Irish state pensions have remained the lowest in Western Europe (OECD, 2005b: 16). Addressing its shortcomings, a tripartite pension board was set up in 1990 to advise the social minister on pension matters. In 2000 the government established a national pension reserve fund, wherein the government invests 1 per cent of GDP annually in order to meet future pension liabilities. In 2002, the government made existing public pension schemes more generous by guaranteeing that entitlements would be adjusted with inflation by up to 4 per cent per year. Finally, basic pension benefits were raised in 2006 (NESC, 2005; Schulze and Moran, 2007a).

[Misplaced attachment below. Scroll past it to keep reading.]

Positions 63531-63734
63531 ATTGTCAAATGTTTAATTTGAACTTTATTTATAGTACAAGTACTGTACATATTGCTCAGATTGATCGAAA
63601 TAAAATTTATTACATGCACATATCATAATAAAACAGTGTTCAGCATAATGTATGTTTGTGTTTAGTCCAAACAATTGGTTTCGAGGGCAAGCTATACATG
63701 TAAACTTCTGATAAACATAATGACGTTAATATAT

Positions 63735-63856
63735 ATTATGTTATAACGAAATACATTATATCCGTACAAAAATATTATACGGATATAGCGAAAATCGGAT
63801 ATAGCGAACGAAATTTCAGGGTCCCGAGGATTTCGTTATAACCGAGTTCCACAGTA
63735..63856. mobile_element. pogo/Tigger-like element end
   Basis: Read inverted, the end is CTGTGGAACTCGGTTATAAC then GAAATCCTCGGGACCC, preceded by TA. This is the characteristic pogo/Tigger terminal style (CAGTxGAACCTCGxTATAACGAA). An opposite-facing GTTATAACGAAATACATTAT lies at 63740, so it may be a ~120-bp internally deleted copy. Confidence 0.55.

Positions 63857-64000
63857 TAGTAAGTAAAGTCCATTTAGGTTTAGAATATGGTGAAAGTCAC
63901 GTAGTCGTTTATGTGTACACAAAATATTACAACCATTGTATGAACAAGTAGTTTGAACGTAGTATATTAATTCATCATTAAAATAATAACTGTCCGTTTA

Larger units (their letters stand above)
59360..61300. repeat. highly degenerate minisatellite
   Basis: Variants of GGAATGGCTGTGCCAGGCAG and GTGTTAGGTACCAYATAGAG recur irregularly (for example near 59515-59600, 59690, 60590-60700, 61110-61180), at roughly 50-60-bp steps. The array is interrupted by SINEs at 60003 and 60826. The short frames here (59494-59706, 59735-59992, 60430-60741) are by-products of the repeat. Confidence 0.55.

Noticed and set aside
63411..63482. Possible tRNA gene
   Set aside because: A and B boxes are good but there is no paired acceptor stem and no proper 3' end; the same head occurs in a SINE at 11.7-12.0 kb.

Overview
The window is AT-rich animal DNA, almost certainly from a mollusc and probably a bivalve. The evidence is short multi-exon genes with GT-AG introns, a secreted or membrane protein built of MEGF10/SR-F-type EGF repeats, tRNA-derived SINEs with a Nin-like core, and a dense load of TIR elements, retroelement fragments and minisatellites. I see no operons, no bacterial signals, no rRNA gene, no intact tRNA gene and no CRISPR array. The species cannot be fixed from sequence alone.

In an overall assessment of the recalibration agendas pursued in the UK and Ireland, we can conclude on a positive note, that the enlarged scope of 'welfare- to-work' strategies in the two countries has made their welfare systems more inclusive and unified. Activation policies have widely expanded, supported by a strong, 'individual responsibility' normative political discourse (especially in the UK). In the process, social insurance has been remodelled as a bridge to employment opportunities, based on stricter conditions and sanctions, with a much stronger emphasis on compulsion in Britain. Both countries have departed from neoliberal orthodoxy by developing a social liberal model of an 'enabling' (in Britain) or 'developmental' (in Ireland) welfare state, making most of public income and services supports contingent upon paid employment (Clasen, 2005). In terms of functional recalibration, both countries have, over the past two decades, improved the 'goodness of fit' between activating employability measures and improved passive, means-tested, income measures and inwork benefits, in support of the overriding normative objective of 'making work pay' with a greater focus on family functioning and with greater state responsibility for early childhood care and education and expanded parental leave, especially in the UK. In the process, the role of working women was normalized. Coming to redistributive recalibration, both countries have expanded in-work benefits and increased the minimum wage and income guarantees in order to mitigate the plight of the working poor. Also their explicit strategies to fight social exclusion implicate a distinct form of redistributive recalibration. Redistributive recalibration also applies to pensions, where multi-pillar schemes expanded together with public support of lower income groups with irregular employment patterns. With respect to institutional recalibration, Ireland and the UK have gone separate ways, with Ireland, as a prospective eurozone member, seeking the establishment of a 'developmental welfare state' through social partnership concertation. Politically, New Labour's policy success became possible only after the party had undergone a phase of drastic normative reorientation and a change in its preferred mix of policy instruments. This shifting orientation is aptly expressed in Tony Blair's commitment to provide 'work for those who can [and] security for those who cannot', a commitment embodied in a comprehensive welfare-to-work policy mix, a reorientation of family policy, the promotion of a state-regulated private pension pillar, and education policies to improve Britain's global competitiveness. New Labour concentrated its social investment turn primarily on antisocial inclusion policies by targeting poor neighbourhoods and within them families with young children, much of which remained embedded in a liberal economy with highly flexible labour markets, deregulated product markets, and a pluralist rather than corporatist political system. Relative income poverty has not decreased over the period from the mid 1990s to the mid 2000s, principally because transfers per recipient, although rising significantly in real terms, have lagged behind exceptionally large increases in average wages, as unemployment declined and employment opportunities improved for the better-skilled. Comparative research does reveal a marked decline in absolute poverty from 1994 onwards in the Anglo-Irish welfare regimes, in part due to the introduction of a wide range of new tax credits and, in the case of Ireland, ever more generous benefits (especially for families with children) (Nolan, O'Connell, and Whelan, 2000). Third Way ideology, it is true, tolerates greater relative inequality (Glyn and Wood, 2001). Its meritocratic bias, the emphasis on 'sticks' rather than 'carrots', implies that for those who remain for whatever reasons outside the reach of employment, activation measures, and tax credits, poverty-relative deprivation is an imminent threat (Clasen, 2005). The most vulnerable groups are the elderly poor without property, the disabled, single parents, and unskilled, often older, workers. Can Anglo-Irish welfare regimes succeed in reducing poverty and inequality while preserving the competitiveness of their economies, without raising their relatively low tax burdens? The primary political challenge for further recalibration probably lies in the resistance of the general public to paying higher taxes, despite their oft- recounted willingness to do so in opinion polls (Rhodes, 2000). Over the past decades, British and Irish policymakers have tried to solve this dilemma 'by stealth', i.e. by finding indirect and invisible ways of spending and taxing. It remains to be seen whether this strategy will continue to be politically feasible and—more importantly—whether it will prove adequate in tackling the challenges that lie ahead in the aftermath of the financial crisis.